One shortcoming of Musical Notation

Discussion in 'Trumpet Discussion' started by trumpetsplus, Jan 10, 2015.

  1. kehaulani

    kehaulani Fortissimo User

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    Hawaian homey
    Are you suggesting that it would be a good idea if there was a common source that musicians could go to so that there's at least a one-stop resource regarding notation? If I understood that correctly, Gardner Reed wrote a very good book entitled, "Music Notation: A Manual of Modern Practice".
     
  2. Reedman1

    Reedman1 Piano User

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    I wasn't actually suggesting that. That is a good book. What I was suggesting is that there really is such a thing as "the tyranny of the bar line" and that sometimes, at least for study, it might be useful to arise and throw off the shackles of conventional notation. Conventional notation is efficient for most purposes, but, like all written representations, has its shortcomings. And I believe that is what the original post was about. I don't think anyone wants to reinvent the wheel, just to find ways of improving one's ability to perform written music musically.
     
  3. BustedChops

    BustedChops Mezzo Forte User

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    I often wonder if we could re-write musical notation in the form of phonetics and valve fingers only...For instance, if we are to hum a beat from a sheet of music, why can't we notate in a different form of language? Is there no system of brass music like tablature for a guitar?

    Like...trying to transpose or even scratch the surface of a jazz solo...There has got to be a different way than dots on paper...

    12-13-1-1-1-12
    Da do ba de da be
     
  4. rowuk

    rowuk Moderator Staff Member

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    There are centuries of success stories with the current method of notation. Perhaps it could be improved, but why? In the grander scale of things, how much does notation hold the player back? Does this "problem" rate higher than place 176 in issues confronting serious players? Would we get more young players with a Trumpet Hero app and tabs? I can't see the "air trumpet" being anywhere nearly as popular as the "air guitar".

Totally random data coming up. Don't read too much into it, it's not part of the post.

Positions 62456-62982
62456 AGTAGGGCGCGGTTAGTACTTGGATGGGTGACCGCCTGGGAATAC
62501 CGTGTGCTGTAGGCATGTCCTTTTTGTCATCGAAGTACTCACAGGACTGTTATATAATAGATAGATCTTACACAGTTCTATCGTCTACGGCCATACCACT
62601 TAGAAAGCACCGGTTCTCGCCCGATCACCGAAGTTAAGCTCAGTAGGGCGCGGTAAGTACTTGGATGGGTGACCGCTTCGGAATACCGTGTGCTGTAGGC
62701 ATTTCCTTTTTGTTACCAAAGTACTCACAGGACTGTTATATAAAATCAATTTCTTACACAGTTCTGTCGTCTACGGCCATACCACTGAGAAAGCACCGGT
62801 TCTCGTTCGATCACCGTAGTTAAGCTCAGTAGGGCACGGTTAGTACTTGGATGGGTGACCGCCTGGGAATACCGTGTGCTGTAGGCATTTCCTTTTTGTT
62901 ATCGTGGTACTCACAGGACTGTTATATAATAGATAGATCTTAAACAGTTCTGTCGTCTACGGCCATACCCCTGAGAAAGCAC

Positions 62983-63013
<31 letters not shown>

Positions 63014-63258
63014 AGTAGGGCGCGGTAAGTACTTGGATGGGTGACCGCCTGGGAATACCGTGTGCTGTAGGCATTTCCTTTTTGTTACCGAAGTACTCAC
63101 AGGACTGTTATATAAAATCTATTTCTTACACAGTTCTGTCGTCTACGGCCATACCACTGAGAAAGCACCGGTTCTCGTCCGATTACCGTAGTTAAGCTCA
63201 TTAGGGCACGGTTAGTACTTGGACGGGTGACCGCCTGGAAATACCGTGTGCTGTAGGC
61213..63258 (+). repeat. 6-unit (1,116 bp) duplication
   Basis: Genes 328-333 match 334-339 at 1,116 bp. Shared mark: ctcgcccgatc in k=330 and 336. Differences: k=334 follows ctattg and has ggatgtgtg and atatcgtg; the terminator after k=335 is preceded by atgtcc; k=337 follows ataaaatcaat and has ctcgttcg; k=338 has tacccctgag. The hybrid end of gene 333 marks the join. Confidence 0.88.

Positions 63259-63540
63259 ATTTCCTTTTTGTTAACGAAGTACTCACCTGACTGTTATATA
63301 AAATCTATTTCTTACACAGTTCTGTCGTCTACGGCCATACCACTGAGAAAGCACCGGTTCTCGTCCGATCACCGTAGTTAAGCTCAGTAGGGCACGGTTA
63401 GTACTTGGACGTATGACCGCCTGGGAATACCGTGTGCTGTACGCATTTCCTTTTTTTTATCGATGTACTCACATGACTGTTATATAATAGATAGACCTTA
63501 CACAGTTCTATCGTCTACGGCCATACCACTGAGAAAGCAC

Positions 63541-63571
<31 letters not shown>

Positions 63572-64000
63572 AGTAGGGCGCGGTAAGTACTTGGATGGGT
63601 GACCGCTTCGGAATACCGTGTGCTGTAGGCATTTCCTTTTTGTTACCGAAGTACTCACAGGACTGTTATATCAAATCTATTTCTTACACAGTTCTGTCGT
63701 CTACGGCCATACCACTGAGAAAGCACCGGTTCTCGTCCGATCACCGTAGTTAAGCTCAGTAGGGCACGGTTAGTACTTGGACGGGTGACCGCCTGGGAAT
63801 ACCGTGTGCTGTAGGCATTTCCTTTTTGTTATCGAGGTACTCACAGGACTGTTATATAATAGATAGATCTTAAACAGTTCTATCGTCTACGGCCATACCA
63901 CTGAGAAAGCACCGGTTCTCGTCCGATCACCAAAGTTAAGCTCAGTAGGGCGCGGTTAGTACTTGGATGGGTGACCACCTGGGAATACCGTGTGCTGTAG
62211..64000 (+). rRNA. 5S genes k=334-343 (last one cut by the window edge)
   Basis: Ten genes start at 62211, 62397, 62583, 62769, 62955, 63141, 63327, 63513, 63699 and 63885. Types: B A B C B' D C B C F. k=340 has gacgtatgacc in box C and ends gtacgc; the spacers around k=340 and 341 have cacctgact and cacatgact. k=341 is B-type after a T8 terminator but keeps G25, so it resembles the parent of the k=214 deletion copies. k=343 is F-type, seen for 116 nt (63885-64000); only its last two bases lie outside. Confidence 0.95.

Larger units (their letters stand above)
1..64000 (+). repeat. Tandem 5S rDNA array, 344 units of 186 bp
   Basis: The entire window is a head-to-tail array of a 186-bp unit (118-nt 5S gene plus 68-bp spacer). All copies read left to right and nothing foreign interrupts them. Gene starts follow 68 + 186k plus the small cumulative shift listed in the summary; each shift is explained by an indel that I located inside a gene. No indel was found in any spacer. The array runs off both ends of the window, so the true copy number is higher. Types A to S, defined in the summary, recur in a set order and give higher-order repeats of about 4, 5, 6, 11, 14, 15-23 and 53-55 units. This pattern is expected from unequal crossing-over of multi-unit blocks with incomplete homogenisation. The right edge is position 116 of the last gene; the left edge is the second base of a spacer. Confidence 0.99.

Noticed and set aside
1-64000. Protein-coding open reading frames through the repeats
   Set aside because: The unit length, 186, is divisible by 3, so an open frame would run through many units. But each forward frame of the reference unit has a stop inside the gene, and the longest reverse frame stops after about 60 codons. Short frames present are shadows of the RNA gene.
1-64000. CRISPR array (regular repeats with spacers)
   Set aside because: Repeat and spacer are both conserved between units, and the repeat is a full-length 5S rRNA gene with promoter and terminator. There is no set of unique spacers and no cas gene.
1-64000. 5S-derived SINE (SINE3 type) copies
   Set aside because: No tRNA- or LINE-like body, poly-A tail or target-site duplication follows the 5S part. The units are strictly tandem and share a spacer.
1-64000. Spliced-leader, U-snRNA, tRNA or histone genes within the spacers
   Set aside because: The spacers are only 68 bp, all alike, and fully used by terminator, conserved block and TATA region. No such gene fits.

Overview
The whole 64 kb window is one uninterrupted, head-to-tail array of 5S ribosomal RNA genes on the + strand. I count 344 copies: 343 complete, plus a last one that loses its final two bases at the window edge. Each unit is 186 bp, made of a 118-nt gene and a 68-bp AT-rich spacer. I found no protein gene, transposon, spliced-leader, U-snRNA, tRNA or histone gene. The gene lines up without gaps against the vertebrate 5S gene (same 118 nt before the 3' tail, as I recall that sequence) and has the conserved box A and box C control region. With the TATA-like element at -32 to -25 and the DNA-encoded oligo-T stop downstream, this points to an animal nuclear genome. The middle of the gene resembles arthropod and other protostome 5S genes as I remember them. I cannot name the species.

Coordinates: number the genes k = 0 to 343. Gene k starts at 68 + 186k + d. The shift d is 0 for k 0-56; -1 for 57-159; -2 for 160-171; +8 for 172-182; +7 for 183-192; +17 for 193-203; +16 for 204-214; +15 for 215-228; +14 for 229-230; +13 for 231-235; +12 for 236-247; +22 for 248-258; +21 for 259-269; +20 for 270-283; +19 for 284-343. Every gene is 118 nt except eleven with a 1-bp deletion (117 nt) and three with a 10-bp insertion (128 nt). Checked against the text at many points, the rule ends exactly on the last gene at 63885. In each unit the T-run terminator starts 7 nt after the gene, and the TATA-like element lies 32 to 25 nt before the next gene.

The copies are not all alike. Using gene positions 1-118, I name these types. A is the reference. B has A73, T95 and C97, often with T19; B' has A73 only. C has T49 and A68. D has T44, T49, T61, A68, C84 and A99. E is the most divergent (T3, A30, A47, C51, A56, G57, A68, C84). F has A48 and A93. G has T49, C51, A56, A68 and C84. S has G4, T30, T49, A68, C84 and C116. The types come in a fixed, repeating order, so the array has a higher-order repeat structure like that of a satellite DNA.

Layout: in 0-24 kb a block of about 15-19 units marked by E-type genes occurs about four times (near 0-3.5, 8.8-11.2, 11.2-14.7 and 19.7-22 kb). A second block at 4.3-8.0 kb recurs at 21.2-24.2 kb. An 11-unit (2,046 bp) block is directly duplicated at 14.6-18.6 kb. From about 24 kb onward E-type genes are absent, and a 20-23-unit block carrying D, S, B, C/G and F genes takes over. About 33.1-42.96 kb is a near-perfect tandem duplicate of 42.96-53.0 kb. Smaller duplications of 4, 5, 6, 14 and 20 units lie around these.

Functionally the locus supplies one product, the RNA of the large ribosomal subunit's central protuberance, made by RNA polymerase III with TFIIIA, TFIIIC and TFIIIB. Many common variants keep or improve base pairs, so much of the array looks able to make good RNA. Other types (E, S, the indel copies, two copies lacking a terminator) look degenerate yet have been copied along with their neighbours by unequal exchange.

I think that the biggest problem with notation these days are computers making decisions to beam or not to beam. The issue mentioned in the original post used to be a non issue in the Rennaisance and early baroque period. Notation practice back then had a far stronger tie to the musical flow. Check out original scores by Hassler, Schein, Scheidt, Praetorius.

     
  5. kehaulani

    kehaulani Fortissimo User

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    Hawaian homey
    Would a simple example of that be a quarter note on beat 4 (4/4 time) tied over the barline to another quarter of the same pitch on first beat of the following measure)? If something like that which could be written as a half note, except for the bar line, you can always eliminate the barline and in this new measure (which is now two measures made into one, longer one) write the two tied quarters, now as a half note and change the time signature for that measure. I don't really see a problem.

    Nevertheless, an accent in parenthesis on the two-beat tone in question is all you need to shift the beat. I just haven't come across any notational problems that don't have work-arounds.

    Regarding the notation software, yes they can be a headache sometimes but in my experience most of those headaches (until one finds the proper work-arounds) are caused by either not enough familiarity with the notation program or expecting it to do too much.

    In my experience, for the most part, this is "much to do about nothing". As was mentioned above, a little collaboration with the composer, conductor, fellow players works out the bugs anyway.